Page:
The following discussion of effective learning emerges from a powerful knowledge base known as cognitive science. From the perspective of cognitive science this discussion purports to underscore two basic points about learning and teaching. First, school routinely and profoundly violates what we know about how people learn effectively and the conditions under which they apply their knowledge appropriately to new situations. Second, these practices seem to permeate all levels and sectors of education and training in developed countries - right from elementary grades to corporate training.

Mistaken assumption # 1: The educational enterprise assumes that people predictably transfer learning to new situations

As a society, we presume that the ultimate point of schooling is to prepare students for effective and responsible functioning outside of school. Accepting this assumption means that we have to confront what is known as the "knowledge transfer problem." Knowledge transfer simply means the appropriate use in a new situation of concepts, skills, knowledge and strategies acquired in another.

Historically, lower-skilled workers had a very limited need for transfer. Transfer becomes important when you encounter the unfamiliar and non-routine, and lower skilled workers encountered little that was not familiar and did not have the responsibility for handling the non-routine that they did encounter. Goods and services were limited in number, allowing long production runs of the same thing or service and reducing the number of events that have not been previously encountered. Within this limited product or service range, companies organized the work as "specialist" work - workers had responsibility for a narrow range of activity. Supervisors and managers were expected to handle the non-routine events that did occur within this narrow, repetitive world. That is, responsibility for events that required problem solving, judgment, heuristics, analogues, or other mental activities enhanced by the access to knowledge and skills acquired in other situations was detached from lower-skill jobs and vested in middle-skill managerial jobs.

However, technological innovations and changed market conditions ushered by globalization and in its wake increased competition means an increased number of non-routine events. Companies in developed countries are gradually shifting from highly specialized and repetitive jobs at lower skill levels toward teams expected to handle a broader range of activities, and they are also increasingly vesting problem-solving, supervisory responsibilities in these teams. Thus, a broader range of workers is being asked to exercise the mental activities enhanced by access to knowledge and skills acquired in other situations.

Extensive research, spanning decades, shows that individuals do not predictably transfer knowledge in any of the three situations where transfer should occur. They do not predictably transfer school knowledge to everyday practice (Pea, 1989); (Lave, 1988). They do not predictably transfer sound everyday practice to school endeavors, even when the former seems clearly relevant to the latter. They do not predictably transfer their learning across school subjects. We focus on the first two transfer problems: from school to nonschool and from nonschool to school.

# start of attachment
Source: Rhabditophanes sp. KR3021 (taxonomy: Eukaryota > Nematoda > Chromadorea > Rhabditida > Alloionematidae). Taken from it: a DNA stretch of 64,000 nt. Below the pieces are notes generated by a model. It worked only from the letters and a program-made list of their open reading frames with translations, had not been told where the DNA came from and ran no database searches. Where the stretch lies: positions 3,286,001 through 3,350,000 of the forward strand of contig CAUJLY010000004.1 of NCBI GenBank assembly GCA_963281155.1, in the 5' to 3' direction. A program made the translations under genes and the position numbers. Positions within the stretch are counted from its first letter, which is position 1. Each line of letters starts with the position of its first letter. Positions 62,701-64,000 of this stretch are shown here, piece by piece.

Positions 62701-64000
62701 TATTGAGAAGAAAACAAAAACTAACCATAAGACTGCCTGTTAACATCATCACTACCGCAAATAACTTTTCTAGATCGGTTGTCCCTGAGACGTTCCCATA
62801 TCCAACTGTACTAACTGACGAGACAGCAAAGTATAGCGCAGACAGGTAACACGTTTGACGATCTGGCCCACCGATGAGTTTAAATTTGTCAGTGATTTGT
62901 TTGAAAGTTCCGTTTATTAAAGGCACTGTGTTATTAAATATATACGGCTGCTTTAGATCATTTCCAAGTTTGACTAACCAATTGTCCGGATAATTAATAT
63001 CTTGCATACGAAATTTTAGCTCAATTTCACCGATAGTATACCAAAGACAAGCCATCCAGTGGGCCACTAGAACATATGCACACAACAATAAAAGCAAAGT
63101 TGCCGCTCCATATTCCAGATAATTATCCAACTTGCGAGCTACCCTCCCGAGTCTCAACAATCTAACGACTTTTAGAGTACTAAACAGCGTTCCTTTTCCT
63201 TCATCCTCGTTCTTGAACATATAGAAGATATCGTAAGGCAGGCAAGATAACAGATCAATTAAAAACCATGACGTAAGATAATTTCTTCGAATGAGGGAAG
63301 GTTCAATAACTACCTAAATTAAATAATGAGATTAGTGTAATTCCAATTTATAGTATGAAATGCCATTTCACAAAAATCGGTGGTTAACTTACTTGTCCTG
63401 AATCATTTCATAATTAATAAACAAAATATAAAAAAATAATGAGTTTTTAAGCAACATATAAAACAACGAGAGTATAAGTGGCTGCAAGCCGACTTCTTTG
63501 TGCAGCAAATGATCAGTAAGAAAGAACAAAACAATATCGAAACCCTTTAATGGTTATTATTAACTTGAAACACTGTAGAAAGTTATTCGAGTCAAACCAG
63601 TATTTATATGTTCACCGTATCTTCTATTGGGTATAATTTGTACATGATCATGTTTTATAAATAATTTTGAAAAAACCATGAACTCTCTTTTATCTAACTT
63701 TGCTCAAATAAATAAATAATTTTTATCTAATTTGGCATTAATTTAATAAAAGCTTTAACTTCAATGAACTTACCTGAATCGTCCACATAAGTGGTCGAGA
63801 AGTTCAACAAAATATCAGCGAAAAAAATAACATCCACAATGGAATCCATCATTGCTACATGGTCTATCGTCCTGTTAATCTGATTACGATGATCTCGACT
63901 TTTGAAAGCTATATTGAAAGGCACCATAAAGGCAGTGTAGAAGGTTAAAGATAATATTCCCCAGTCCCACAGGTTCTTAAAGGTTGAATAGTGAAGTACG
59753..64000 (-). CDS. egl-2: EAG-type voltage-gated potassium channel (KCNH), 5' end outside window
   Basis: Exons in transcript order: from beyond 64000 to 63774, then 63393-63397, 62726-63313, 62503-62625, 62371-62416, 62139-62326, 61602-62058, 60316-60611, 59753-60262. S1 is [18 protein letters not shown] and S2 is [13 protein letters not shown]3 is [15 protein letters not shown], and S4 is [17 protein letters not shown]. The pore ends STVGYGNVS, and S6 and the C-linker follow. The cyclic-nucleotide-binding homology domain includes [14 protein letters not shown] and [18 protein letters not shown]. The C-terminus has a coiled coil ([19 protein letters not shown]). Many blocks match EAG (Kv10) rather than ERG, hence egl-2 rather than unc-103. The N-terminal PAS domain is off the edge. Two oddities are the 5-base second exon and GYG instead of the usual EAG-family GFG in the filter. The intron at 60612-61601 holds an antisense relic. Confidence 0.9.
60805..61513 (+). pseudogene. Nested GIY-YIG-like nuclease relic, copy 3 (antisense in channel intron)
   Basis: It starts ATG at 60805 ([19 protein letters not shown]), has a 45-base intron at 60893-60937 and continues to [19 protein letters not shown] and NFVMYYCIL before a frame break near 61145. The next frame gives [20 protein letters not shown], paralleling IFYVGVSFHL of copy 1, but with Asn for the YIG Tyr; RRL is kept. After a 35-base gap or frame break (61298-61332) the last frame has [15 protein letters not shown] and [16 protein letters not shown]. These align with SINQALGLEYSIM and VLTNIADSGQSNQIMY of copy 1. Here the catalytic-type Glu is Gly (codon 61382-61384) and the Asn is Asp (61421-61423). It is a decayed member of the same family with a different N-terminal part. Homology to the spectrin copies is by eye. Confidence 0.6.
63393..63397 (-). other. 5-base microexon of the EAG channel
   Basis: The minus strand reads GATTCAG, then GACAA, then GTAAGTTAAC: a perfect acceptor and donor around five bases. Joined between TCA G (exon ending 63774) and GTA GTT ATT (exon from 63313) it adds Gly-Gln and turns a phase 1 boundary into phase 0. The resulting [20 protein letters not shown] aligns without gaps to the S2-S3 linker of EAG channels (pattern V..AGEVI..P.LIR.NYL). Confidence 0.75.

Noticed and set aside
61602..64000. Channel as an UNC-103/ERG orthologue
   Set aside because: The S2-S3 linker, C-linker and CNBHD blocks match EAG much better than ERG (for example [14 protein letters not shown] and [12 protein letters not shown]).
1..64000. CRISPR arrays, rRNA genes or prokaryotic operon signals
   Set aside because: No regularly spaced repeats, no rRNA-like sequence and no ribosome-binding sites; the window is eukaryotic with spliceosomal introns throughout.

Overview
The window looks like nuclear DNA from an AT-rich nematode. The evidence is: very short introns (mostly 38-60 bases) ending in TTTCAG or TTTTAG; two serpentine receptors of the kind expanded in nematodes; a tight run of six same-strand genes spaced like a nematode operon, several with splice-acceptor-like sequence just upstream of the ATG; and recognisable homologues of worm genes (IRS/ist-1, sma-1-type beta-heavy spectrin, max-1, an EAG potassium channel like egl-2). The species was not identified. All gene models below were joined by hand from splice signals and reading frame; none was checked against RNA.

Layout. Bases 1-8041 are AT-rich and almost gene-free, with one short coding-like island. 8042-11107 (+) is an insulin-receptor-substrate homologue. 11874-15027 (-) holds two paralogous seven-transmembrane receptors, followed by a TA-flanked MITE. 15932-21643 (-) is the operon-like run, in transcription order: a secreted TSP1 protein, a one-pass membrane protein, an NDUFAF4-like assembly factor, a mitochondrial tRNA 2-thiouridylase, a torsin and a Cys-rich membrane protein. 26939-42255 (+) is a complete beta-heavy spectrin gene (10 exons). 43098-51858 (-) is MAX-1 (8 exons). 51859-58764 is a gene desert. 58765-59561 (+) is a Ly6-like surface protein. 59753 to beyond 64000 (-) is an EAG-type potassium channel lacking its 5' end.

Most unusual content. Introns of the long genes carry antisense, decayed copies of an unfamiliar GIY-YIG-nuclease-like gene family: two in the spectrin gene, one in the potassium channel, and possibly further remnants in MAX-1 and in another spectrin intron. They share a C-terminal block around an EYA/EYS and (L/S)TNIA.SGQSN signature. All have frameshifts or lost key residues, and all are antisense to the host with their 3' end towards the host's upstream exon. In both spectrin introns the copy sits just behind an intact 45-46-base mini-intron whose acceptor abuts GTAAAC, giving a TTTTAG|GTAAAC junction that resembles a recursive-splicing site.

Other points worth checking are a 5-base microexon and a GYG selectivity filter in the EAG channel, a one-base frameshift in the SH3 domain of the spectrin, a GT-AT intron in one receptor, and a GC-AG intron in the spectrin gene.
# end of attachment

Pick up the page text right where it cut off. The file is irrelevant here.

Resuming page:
Transferring from school to outside of school:

This transfer situation is at the heart of schooling. Usually, the major claim for school-type instruction is its generality and power of transfer to situations beyond classroom (Resnick, 1987). The fundamental question is whether knowledge, skills and strategies acquired in formal education in fact get used appropriately in everyday practice.

Students in college physics courses designed for physics majors can solve "book" problems in Newtonian mechanics by rote application of formulae. However, even after instruction, they revert to naïve pre-Newtonian explanations of common physical situations to which their school learning is relevant (diSessa, 1983).

Studies of expert radiologists, electronic troubleshooters and lawyers all reveal a syrprising lack of transfer of theoretical principles, processes or skills learned in school to professional practice (Resnick, 1987). For example, Morris and Rouse found that extensive training in electronics and troubleshooting theories provided little knowledge and fewer skills directly applicable to performing electronic troubleshooting (Morris & Rouse, 1985)

Transferring from outside of school to school:

People learn outside of school all the time. The question then is what people do with what they learn outside of school when they move into school. Does sound, everyday practice get transferred to - get used in - school learning? How does "incorrect" learning outside school affect "correct" learning inside school?

Dairy workers, although almost errorless in their use of practical arithmetic at work, performed badly in on arithmetic tests with problems like those encountered in their jobs (Scribner & Fahrmeir, 1982). Brazilian street vendor children successfully solved 98% of their marketplace transactions, such as calculating total costs and change. When presented with the same transactions in formal arithmetic word problems that provided some descriptive context, the children correctly solved 74% of the problems. Their success rate dropped to 37% when asked to solve the same types of problems when these were presented as mathematical operations without descriptive context (Carraher, Carraher, & Schliemann, 1985).